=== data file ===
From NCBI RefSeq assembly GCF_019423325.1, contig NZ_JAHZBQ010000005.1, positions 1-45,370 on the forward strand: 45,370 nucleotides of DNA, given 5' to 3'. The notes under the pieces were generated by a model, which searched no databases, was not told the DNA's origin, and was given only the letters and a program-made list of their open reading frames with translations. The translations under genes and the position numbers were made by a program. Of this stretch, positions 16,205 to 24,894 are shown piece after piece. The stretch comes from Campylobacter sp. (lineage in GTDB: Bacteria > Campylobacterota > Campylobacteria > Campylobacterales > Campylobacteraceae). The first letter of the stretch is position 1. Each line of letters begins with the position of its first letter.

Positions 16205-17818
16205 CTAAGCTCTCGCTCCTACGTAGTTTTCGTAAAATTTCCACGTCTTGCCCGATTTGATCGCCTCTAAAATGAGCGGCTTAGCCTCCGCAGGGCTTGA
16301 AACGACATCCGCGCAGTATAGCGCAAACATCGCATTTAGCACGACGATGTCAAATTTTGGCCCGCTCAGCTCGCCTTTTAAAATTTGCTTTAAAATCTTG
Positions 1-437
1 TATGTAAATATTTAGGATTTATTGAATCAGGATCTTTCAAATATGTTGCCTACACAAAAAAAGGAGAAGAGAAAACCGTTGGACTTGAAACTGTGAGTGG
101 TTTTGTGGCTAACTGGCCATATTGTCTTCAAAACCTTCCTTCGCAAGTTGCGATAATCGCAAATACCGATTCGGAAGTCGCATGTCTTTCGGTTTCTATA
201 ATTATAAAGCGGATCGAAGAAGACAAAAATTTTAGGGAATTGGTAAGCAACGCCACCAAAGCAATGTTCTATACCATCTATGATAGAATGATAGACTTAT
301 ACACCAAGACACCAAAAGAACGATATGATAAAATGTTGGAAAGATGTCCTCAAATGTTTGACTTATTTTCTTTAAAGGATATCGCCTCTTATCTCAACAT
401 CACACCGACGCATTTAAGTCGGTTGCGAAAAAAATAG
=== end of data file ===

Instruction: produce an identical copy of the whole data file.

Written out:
From NCBI RefSeq assembly GCF_019423325.1, contig NZ_JAHZBQ010000005.1, positions 1-45,370 on the forward strand: 45,370 nucleotides of DNA, given 5' to 3'. The notes under the pieces were generated by a model, which searched no databases, was not told the DNA's origin, and was given only the letters and a program-made list of their open reading frames with translations. The translations under genes and the position numbers were made by a program. Of this stretch, positions 16,205 to 24,894 are shown piece after piece. The stretch comes from Campylobacter sp. (lineage in GTDB: Bacteria > Campylobacterota > Campylobacteria > Campylobacterales > Campylobacteraceae). The first letter of the stretch is position 1. Each line of letters begins with the position of its first letter.

Positions 16205-17818
16205 CTAAGCTCTCGCTCCTACGTAGTTTTCGTAAAATTTCCACGTCTTGCCCGATTTGATCGCCTCTAAAATGAGCGGCTTAGCCTCCGCAGGGCTTGA
16301 AACGACATCCGCGCAGTATAGCGCAAACATCGCATTTAGCACGACGATGTCAAATTTTGGCCCGCTCAGCTCGCCTTTTAAAATTTGCTTTAAAATCTTG
Positions 1-437
1 TATGTAAATATTTAGGATTTATTGAATCAGGATCTTTCAAATATGTTGCCTACACAAAAAAAGGAGAAGAGAAAACCGTTGGACTTGAAACTGTGAGTGG
101 TTTTGTGGCTAACTGGCCATATTGTCTTCAAAACCTTCCTTCGCAAGTTGCGATAATCGCAAATACCGATTCGGAAGTCGCATGTCTTTCGGTTTCTATA
201 ATTATAAAGCGGATCGAAGAAGACAAAAATTTTAGGGAATTGGTAAGCAACGCCACCAAAGCAATGTTCTATACCATCTATGATAGAATGATAGACTTAT
301 ACACCAAGACACCAAAAGAACGATATGATAAAATGTTGGAAAGATGTCCTCAAATGTTTGACTTATTTTCTTTAAAGGATATCGCCTCTTATCTCAACAT
401 CACACCGACGCATTTAAGTCGGTTGCGAAAAAAATAG